If only I hadn’t quit that. Imagine where I’d be now?

Have you ever thought about some hobby, lessons, type of exercise, or similar that you used to do when you were younger that you suddenly stopped? Then years later you thought to yourself, “Dang! If only I had only continued that instead of quitting. I’d be so much better off now for X and/or Y reasons.”

In the past, I have written a bit about my years as a serious dancer. I started ballet lessons at 8 years old, and then stopped rigorous lessons (7-8 classes per week) at about 16. I was invited to audition at one of the best ballet schools in the U.S., and was already dancing for a small ballet company led by a previous principal dancer of the New York City Ballet. But something happened that made me stop, and I’m afraid a major depression followed. But by 18, I was feeling well again. I could have resumed dance lessons, perhaps less rigorously, but I didn’t.

Sitting here writing this I’m thinking “Why the heck didn’t I take ballet or modern dance at college as an elective class? I would’ve been one of the better dancers. Who knows what could have happened if I had never stopped lessons. Maybe even today at 46 years old I would still be dancing, and quite athletic. I surely wouldn’t be a professional dancer in my 40s, but I could still be taking classes and dancing very well. Maybe I could even be a part-time instructor or choreographer. That would have made me happy. Too bad! Instead, I’m now out of shape and overweight, rarely exercising, and even have high cholesterol, high triglycerides, and low endurance.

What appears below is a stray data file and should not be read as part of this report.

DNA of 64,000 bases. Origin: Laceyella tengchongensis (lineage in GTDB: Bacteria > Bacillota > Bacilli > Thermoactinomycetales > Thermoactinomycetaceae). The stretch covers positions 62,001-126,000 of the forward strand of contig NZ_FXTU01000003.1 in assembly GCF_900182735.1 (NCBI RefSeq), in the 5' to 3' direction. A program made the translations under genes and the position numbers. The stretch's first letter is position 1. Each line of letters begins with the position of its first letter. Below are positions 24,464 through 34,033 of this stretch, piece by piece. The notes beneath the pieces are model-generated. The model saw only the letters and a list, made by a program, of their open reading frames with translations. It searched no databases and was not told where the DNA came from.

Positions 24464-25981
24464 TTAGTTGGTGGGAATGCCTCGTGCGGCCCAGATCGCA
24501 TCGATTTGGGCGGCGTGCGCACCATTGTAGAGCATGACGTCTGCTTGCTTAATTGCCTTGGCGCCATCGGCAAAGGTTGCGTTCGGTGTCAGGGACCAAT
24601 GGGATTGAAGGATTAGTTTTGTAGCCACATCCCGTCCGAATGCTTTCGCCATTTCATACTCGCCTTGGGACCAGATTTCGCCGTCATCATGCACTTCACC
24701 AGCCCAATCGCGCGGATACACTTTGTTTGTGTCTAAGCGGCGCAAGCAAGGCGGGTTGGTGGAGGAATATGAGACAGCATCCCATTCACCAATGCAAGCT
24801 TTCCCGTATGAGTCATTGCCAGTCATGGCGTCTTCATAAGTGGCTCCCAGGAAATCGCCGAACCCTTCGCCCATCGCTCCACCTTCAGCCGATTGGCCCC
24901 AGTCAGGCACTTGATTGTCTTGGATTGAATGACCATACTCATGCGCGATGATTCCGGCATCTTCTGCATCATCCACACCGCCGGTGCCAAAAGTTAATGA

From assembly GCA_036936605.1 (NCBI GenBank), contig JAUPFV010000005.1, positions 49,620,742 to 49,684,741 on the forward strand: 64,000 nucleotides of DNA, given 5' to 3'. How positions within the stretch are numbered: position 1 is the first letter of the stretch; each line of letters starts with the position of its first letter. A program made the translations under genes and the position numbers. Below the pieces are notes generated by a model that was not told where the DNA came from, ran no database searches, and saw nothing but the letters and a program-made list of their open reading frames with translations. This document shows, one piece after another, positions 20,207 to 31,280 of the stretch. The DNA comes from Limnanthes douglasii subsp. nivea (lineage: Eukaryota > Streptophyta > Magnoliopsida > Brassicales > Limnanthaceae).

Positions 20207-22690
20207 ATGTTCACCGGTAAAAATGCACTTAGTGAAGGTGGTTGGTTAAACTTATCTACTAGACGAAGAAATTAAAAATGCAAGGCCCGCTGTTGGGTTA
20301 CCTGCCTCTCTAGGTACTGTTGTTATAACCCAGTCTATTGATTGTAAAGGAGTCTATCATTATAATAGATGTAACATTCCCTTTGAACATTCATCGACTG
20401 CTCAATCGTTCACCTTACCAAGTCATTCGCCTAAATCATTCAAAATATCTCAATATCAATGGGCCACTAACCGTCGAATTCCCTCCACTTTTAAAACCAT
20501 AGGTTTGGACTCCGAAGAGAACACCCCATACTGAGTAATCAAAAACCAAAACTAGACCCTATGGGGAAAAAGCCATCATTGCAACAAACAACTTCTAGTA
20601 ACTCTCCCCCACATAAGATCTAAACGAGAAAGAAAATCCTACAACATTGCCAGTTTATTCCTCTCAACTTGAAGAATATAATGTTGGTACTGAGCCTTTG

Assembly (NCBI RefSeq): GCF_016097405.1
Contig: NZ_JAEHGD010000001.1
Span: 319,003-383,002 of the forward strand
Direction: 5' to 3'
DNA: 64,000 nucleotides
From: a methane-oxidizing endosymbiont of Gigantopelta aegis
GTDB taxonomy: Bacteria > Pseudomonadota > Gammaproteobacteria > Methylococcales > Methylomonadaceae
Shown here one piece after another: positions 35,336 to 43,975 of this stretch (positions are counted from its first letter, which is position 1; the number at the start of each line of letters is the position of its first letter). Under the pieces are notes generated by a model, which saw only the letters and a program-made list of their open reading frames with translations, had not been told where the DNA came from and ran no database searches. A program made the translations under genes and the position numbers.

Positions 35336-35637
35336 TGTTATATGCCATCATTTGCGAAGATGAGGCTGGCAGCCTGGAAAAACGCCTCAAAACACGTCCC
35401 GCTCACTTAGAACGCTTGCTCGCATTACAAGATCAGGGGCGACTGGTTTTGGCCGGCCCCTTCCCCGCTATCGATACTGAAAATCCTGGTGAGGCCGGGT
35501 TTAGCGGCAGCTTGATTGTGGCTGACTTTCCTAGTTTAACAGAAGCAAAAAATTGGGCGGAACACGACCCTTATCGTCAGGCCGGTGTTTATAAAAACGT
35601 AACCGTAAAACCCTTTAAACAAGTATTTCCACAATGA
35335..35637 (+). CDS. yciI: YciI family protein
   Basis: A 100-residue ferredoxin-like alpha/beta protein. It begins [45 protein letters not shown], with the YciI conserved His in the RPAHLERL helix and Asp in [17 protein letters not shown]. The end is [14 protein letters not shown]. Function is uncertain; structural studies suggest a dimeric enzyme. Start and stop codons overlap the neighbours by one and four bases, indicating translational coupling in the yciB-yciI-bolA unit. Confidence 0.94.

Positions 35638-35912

After the depression I suffered from quitting ballet, I decided to take piano lessons. I loved playing the piano, though I was only a fair musician. I swear that I don’t remember why I quit piano lessons. I’m imagining it was for a silly not so well-thought out reason. I remember that five years after quitting I was married and owned a home. My parents offered me the piano, but I refused because I didn’t think it would fit well in my house. I guess it could have fit, if I had really wanted it, but instead my mom sold it and gave me the money. The money is long since spent on who knows what. Twenty six years have passed since I touched a piano. Imagine the music I would likely be able to play if I had taken almost 30 years of piano lessons? Or close to that? Instead, my piano playing skills are nil. I’ve even forgotten how to read music well.

I have always loved learning foreign languages. In high school I studied four years of French and one year of Chinese. When I first went to university I was placed in Intermediate French and Beginning Chinese. I dropped the French class for who knows what reason. Maybe because I thought two language classes at the same time would be difficult. I don’t know. I did continue Chinese through my senior year. I also lived briefly in Taiwan. My Chinese skills were pretty good, but then after getting married I barely spoke the language. [My hubby is a Czech.] The last time I studied French was over 20 years ago. Why didn’t I continue French? I was always an “A” student in French. I could have continued my Chinese in the U.S., but I didn’t. Now I have forgotten so many words in these languages, and have forgotten so many Chinese written characters. A real shame!

I’m not going to say that I abandoned or forgot all of the skills I learned in my youth. I am a better cook now than ever. My writing skills have improved a lot since college, too. I honed and retained skills I learned on the job. But as I wrote, I do have regrets. Could I start taking dance, piano, French or Chinese again in my mid 40s? I suppose so. I’ll have to think about it a bit more, or think about new things I could learn. For example, I did learn flower arranging at age 42. I love that skill and hobby. I guess it’s not too late. As for other skills or knowledge, some I’m OK with having forgotten. Remembering advanced algebra or calculus isn’t a big deal to me, unless I someday wish to take the GRE or GMAT.